With each move and new country I've learned new ways to improvise with my family, my art and the expat lifestyle. In Taiwan I built my first computer and got into photo montage. The computer enabled me to juxtapose and play with images and then when a child awoke from a nap I could just leave it sitting there without any fear of something drying, something blowing away or randomly chewed by a toddler. Ghana had its dust, insects, amazing birds, known and unknown diseases with varieties of symptoms and array of drugs to be had...along with, again, an ancient culture moving and adapting quite gracefully to cellphones and the Internet along side bare feet and perhaps a single meal a day. The Ghanaian experience reminded me of the sensual, the hallucinatory, the plight of humanity and the camaraderie of many people in day-to-day survival mode. My art in Ghana took on the dust, the colorfulness, the primitiveness, and hopefully some of the grace and dignity that most Ghanaians have in the face of great extremes. In Poland came a reawakening of my love for cameras and pictures. I could wander around with my family and take a picture when the moment presented itself...I could regularly practice my sense of composition, light, form and subject. Years back I was rarely thinking of a photo as a single end result but more as an item to be collected and collaged with. Lately, I've been thinking a bit more about simply taking a picture, developing and printing it with minimal manipulations but I'm still fascinated with the subject of raw, weathered textures, cryptic, deep and mysterious environments and how people find each other and themselves in those spaces.
Taiwan had its millions of people, high tech in contrapuntal to its ancient culture. Poland had its long-term collective memory of 1000 years of invasions, establishments rising and falling and a rugged determinedness that will always get them through the worst and best of times - each scar is a badge of honor and a weapon of victimhood. Now, our most recent three years in Krakow, a medieval city that was terrorized by dragons, spellbound by magicians, stormed by Turks and occupied but never bombed by the Nazis - Krakow was our best posting yet because art is really and truly loved by almost everyone. I taught conversational English and American Culture to high school students who were at ease with modern-day metal and rap music as well as Chopin, Bach or Verdi. I could discuss Facebook and Salvador Dali in the same sentence and most of them would get it. Polish poster art is still very much nodding and winking to painting and fine art at the same time as demanding acknowledgement of absurdist art, dada or surrealism - it was regularly a great joy to be surrounded by this deep and fascinating culture. Krakow was a definite peak... It'll be hard to top that tour.
Now, all this being said, I've not gotten all that far professionally with my art. I struggle with the business end of things. I don't have a dealer or a gallery that represents me. And I feel totally out of touch with who's who in the art world. For the past ten years my wife and I have focused on raising our young daughters and my wife's career. Last August we bought a little fixer-upper house in Silver Spring, MD and I'm trying to both find a regularly paying job and somehow break out with my art. Both of my daughters are in school full time (Lucy is in 4th grade and Maren is in 1st) which has afforded me a bit more time to follow through with the art business. Just recently I was awarded a two month "Visiting Artist" slot at the Torpedo Factory Art Center in Old Town, Alexandria, VA. I've totally thrilled at the prospects and want to make the most of it. Which means my wife and I need to take separate vacations and find summer camps for our daughters...we're still working those items out. I've joined the Art League that has a gallery based out of the Torpedo Factory and the combination of the two entities has been great for networking, mentoring and inspiration. I start my gig on the first of June and run through 'til the end of July. I've built and prepped over 14 masonite, framed boards with the hopes of making 14-plus new mixed media photo montages. We'll see how it all goes.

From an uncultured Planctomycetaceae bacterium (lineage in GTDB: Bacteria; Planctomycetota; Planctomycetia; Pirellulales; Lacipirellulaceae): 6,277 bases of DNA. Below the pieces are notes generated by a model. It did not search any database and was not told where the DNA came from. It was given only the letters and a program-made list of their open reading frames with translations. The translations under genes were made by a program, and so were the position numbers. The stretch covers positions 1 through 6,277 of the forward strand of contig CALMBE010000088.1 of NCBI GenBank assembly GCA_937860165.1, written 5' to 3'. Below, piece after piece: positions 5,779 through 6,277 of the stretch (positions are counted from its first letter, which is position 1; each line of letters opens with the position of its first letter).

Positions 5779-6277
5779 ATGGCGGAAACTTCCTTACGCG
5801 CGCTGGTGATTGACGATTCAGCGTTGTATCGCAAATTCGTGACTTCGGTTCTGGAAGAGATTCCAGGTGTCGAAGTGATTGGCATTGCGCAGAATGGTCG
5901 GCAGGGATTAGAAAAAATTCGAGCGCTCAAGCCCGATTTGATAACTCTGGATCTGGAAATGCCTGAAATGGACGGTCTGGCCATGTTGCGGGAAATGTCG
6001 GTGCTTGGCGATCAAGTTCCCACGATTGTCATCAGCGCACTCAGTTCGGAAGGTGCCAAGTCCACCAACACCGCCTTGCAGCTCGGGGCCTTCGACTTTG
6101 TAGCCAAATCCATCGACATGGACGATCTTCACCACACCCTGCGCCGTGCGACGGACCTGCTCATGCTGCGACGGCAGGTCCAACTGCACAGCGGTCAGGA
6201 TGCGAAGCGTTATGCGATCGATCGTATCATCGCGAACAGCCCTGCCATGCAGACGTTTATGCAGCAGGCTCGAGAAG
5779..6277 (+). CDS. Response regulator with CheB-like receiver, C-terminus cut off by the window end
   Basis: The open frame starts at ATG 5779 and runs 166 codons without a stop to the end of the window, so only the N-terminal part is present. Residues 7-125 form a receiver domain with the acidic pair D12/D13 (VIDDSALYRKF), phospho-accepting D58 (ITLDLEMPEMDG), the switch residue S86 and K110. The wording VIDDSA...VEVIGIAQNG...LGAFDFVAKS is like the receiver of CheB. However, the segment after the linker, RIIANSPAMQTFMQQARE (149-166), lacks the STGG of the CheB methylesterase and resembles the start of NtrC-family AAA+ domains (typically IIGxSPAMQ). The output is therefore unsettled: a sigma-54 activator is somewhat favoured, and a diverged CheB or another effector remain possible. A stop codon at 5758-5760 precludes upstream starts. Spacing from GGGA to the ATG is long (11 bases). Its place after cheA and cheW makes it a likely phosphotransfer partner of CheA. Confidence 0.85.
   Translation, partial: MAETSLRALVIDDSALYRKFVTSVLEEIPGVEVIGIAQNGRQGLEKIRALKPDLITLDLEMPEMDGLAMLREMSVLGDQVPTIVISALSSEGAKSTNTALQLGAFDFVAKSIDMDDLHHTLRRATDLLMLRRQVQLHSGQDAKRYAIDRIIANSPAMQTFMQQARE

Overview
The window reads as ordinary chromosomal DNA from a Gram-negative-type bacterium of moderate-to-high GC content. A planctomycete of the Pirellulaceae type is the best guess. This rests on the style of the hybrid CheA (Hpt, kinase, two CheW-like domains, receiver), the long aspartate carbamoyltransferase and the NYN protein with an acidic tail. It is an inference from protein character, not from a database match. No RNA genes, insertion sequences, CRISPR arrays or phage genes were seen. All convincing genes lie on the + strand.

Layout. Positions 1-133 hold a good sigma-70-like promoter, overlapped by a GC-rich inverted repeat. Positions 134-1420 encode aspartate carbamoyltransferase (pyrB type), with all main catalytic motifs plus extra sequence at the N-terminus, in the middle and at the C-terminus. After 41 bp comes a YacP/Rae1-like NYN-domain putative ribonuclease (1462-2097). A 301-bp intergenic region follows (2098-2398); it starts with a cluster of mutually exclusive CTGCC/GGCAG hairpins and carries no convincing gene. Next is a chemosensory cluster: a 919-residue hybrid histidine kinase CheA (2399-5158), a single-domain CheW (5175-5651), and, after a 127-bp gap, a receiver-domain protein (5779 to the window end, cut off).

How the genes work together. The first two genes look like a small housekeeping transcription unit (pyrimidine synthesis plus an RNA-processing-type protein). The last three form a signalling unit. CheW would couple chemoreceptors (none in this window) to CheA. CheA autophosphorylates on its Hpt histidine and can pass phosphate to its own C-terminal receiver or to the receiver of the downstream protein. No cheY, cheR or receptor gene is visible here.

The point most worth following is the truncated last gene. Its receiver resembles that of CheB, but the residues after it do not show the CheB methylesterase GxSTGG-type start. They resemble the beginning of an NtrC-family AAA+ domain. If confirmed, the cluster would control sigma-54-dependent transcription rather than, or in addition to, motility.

Now, James, if you ever find yourself down in the DC area please let me know because I'd love to buy you a drink and catch up with all your adventures. A couple of days ago I was trying to track down a gallon of Golden matte medium and had a really delightful conversation with, I believe its, Terry at Golden's customer support. I mentioned that you turned me on to the wonders and, dare I say, religion that is the Golden name and product and she had lots of great things to say about her 15 or so years of helping you out. I told her that I'd tried to track you down through UMASS but came up with nothing. She was the one who directed me to your website. I'm really chuffed that you remember me and that my experience with you and your classes seem to be mutual. I'll be taking this feeling a long way for sure.
This summer is quite hectic. My wife and family plan on visiting with my mother-in-law in Massachusetts but I'll be down at the Torpedo Factory. Usually I do get up to Western Mass every couple of years or so...if its alright, the next time I headed to town could I look you up and buy you that drink? At the very least, its been a real pleasure writing this rambling letter and I hope it comes to some good use. Let me know if there is every anything I can do for you. I'd be pleased as punch to return the favor and honor of your company all those years ago.